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Subject: Re: Why Spinoza Had No Aesthetics
From: Ken Wilson <[log in to unmask]>
Reply-To:Ken Wilson <[log in to unmask]>
Date:Tue, 22 Nov 2016 15:52:39 -0500

text/plain (49 lines)

-----Original Message----- 
From: Genevieve Castle Room

> Spinoza's moral
rationalism means that the emotions, which are linked to the imagination
and senses, are the source of unfreedom, vice, and unhappiness. This
implies that the good life is possible only if the passions are mastered;
and this, Spinoza holds, can only be done by reason and the intellect. <

Hmm, I wonder how well that little project worked for Spinoza. I relate more 
to St. Paul: "For the good that I would I do not: but the evil which I would 
not, that I do." Reason can tell us what's right, or at least, depending on 
one's view, help us to know it, but knowing what's right doesn't give us the 
strength to do it. The 12-steppers testify to that, but they're just the 
rest of us, in one aspect of our lives or another, writ large.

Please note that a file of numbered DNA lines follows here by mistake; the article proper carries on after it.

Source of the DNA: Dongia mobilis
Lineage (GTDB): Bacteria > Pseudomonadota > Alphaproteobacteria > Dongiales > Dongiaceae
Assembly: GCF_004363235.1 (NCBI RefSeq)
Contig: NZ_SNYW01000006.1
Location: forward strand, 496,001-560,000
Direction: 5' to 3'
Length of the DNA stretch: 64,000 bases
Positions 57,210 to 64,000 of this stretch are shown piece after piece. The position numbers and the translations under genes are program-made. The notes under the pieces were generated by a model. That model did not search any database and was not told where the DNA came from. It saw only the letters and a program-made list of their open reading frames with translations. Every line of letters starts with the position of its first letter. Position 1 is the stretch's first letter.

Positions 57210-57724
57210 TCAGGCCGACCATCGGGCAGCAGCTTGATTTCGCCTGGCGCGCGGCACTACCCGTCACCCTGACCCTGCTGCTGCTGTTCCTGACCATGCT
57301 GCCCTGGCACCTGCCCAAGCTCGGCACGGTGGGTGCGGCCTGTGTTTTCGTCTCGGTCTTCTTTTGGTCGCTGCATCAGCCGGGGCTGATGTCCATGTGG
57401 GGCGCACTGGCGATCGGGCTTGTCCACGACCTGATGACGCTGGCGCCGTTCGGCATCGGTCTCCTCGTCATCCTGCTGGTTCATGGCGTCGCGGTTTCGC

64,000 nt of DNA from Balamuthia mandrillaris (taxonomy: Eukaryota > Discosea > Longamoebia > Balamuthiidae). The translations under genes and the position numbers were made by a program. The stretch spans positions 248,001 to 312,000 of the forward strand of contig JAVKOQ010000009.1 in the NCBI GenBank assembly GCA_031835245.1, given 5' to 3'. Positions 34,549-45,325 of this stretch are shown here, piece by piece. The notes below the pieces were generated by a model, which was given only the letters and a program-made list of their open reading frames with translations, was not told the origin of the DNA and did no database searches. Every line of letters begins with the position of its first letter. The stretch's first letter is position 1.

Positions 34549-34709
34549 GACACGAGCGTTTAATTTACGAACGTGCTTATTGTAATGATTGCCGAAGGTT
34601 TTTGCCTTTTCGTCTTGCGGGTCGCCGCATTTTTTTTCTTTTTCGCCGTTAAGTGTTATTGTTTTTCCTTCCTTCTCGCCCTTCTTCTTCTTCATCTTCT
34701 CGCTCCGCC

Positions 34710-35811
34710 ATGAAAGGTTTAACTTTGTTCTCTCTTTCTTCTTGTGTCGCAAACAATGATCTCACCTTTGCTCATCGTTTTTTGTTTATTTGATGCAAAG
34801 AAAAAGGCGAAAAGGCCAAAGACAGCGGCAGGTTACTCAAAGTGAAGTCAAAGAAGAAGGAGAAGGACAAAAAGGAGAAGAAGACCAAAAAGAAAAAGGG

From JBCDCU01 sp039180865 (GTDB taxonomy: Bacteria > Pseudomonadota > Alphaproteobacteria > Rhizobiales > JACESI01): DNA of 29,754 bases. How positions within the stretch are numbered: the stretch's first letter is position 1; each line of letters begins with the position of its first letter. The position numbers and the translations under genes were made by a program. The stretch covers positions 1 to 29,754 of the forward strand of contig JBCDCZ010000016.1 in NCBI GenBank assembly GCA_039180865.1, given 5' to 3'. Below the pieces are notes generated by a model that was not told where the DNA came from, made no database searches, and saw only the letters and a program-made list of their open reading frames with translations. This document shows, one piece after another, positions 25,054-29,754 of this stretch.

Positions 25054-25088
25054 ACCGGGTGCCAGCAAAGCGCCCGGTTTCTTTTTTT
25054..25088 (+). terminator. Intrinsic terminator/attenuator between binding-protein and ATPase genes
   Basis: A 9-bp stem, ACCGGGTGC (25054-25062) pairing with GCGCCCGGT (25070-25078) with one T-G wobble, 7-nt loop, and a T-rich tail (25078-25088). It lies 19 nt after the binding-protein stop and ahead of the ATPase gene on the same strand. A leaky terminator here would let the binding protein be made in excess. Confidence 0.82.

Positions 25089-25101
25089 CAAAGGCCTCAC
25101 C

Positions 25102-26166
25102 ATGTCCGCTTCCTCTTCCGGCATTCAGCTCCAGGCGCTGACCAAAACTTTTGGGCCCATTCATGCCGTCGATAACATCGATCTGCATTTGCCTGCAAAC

Obligatory semi-opera-related content:

> I see Spinoza's rationalism and materialism favorably and I like his
abstract, non-religious views of God.... But this intellectual appreciation
for his positions does not include subscribing to the impact that taking
rationalism to an extreme has on aesthetics because I'm more on the
Epicurean side, obviously!! <

Not to put you on the spot - and thanks for the stimulating post - but 
doesn't Spinoza's "indifference to art and beauty" logically follow from his 
rationalism and materialism? How can you admire the philosophy and justify 
valuing an art form?

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